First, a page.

Michigan Joins States To Commit To Carbon Neutrality On Aggressive Timelines, As States And Localities Pursue Climate Lawsuits. As down ballot races grow more environmentally focused, state and local policymakers are more able than ever to influence and disrupt environmental policymaking. In September, Michigan Governor Whitmer committed the state to carbon neutrality by 2050, joining eight other states with carbon neutrality pledges, and city and county governments across the country have jumped on the electrification trend. Over the past few years, states and localities have begun testing a new tactic in their battles against energy producers: lawsuits against oil and gas companies for allegedly misleading the public about the dangers their products caused related to global warming. In October, the Supreme Court announced it would soon put this trend in the spotlight. Next year, the high court will hear a case brought forth by Baltimore that could have major implications for whether similar cases would be considered in federal or state courts in the future. As former-President Obama observed, “elections have consequences.” Even if President Trump is reelected in November, state and local officials will continue to be able to obstruct efforts to promote infrastructure development.

How Pressure From The Left Could Make It Harder For  A Biden Administration To Achieve Climate Goals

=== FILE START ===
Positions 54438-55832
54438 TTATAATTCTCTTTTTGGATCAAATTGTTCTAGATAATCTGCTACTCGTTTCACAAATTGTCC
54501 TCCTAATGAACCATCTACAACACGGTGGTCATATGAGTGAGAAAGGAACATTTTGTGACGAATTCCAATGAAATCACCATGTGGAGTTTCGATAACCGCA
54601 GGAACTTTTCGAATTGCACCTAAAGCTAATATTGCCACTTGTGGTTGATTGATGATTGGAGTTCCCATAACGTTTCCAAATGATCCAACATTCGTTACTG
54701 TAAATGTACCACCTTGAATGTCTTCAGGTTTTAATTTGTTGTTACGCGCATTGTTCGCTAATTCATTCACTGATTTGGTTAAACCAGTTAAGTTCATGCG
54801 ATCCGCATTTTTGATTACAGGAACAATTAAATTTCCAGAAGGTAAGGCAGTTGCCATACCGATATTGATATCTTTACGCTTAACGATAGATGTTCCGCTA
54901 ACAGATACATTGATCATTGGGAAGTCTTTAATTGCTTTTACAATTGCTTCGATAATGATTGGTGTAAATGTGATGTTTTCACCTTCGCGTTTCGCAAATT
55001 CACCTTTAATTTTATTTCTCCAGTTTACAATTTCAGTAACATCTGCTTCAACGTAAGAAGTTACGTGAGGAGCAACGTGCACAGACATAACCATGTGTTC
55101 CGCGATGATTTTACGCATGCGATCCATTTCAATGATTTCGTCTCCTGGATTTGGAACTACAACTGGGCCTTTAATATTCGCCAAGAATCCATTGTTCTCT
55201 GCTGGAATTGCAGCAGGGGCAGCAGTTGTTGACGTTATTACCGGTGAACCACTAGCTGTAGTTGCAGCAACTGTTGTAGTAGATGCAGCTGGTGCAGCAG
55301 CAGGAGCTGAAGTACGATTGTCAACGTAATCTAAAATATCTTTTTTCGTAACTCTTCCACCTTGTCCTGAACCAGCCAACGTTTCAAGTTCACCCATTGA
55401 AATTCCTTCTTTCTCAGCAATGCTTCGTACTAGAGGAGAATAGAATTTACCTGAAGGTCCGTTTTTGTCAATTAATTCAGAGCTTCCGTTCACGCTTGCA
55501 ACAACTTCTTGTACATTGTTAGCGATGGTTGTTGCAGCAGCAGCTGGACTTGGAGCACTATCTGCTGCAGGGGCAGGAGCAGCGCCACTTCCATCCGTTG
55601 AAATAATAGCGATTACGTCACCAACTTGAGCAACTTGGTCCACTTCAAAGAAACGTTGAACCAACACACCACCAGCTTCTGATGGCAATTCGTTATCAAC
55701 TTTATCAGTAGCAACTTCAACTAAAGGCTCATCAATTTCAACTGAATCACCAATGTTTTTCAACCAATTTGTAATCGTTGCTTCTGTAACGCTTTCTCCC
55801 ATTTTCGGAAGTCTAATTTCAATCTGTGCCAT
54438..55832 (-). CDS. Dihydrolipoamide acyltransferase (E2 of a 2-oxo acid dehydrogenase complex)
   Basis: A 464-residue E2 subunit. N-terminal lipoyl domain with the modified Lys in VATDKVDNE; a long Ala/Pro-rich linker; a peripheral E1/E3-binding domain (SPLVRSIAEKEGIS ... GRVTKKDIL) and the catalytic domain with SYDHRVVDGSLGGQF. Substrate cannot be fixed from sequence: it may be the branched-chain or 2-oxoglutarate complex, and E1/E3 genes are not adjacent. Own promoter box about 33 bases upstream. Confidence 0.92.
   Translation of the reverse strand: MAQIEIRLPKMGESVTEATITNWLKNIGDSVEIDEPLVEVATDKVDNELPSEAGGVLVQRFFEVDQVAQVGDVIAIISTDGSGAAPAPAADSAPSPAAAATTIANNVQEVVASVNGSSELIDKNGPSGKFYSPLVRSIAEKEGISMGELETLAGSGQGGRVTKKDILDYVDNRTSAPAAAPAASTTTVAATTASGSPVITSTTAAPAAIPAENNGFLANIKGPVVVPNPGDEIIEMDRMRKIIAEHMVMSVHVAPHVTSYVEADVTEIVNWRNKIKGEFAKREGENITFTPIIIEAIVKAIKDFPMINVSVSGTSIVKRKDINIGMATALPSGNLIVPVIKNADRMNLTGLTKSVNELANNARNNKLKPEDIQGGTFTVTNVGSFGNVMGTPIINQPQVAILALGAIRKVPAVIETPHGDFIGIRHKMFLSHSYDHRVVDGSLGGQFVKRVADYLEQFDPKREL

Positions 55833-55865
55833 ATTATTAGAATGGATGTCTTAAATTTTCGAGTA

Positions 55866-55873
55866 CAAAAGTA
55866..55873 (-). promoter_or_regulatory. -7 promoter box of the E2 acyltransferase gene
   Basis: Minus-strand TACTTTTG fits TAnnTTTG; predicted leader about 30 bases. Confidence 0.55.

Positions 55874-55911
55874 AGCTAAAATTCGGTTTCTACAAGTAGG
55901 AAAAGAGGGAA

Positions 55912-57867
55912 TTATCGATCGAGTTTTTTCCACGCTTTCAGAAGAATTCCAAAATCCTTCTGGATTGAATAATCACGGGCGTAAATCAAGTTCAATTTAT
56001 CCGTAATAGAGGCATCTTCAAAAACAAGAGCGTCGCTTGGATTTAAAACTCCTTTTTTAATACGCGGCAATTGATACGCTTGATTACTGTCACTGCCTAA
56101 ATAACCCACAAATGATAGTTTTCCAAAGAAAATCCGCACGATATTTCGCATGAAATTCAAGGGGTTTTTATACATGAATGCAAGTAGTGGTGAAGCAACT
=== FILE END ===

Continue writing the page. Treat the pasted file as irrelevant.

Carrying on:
Environmentalists Are Trying To Block Potential Nominees They View As Insufficiently Aggressive On Climate Change. As one high profile utility executive quipped last year, “you can legislate physics, but physics still follow their own rules.” Now, progressive groups may be trying to prove him wrong. Respected public policy observers like Washington Post’s David Ignatius believe “America’s next president must continue Obama’s progress on clean energy” and have highlighted the work of then-Energy Secretary Ernest Moniz as “arguably President Obama’s best Cabinet appointment.” Progressive groups, however, have targeted the former Energy Secretary and other Democratic leaning policy officials due to their lack of fealty to progressives’ desired steps on climate. For environmentalists, Moniz’s “fact-based, technology-respecting” approach to reducing carbon emissions is unacceptable. Rather, those pushing Biden’s transition team claim “an incumbency of old ideas (like ‘all of the above’ energy policy) must end.” This pressure comes amidst a broader effort to purge the Biden transition of corporate and industry experts with knowledge and experience in the policy areas for which Biden might hope to enlist them. The result may be a mismatch between policy demands and expectations, and the reality of what can be achieved by an administration made up of ideologues who lack the necessary experience to advance a president’s agenda. After years of suggesting an unqualified cabinet leads to ineffective governance, progressives may want to reconsider their opposition to the candidates who could effectively advance their desired goals.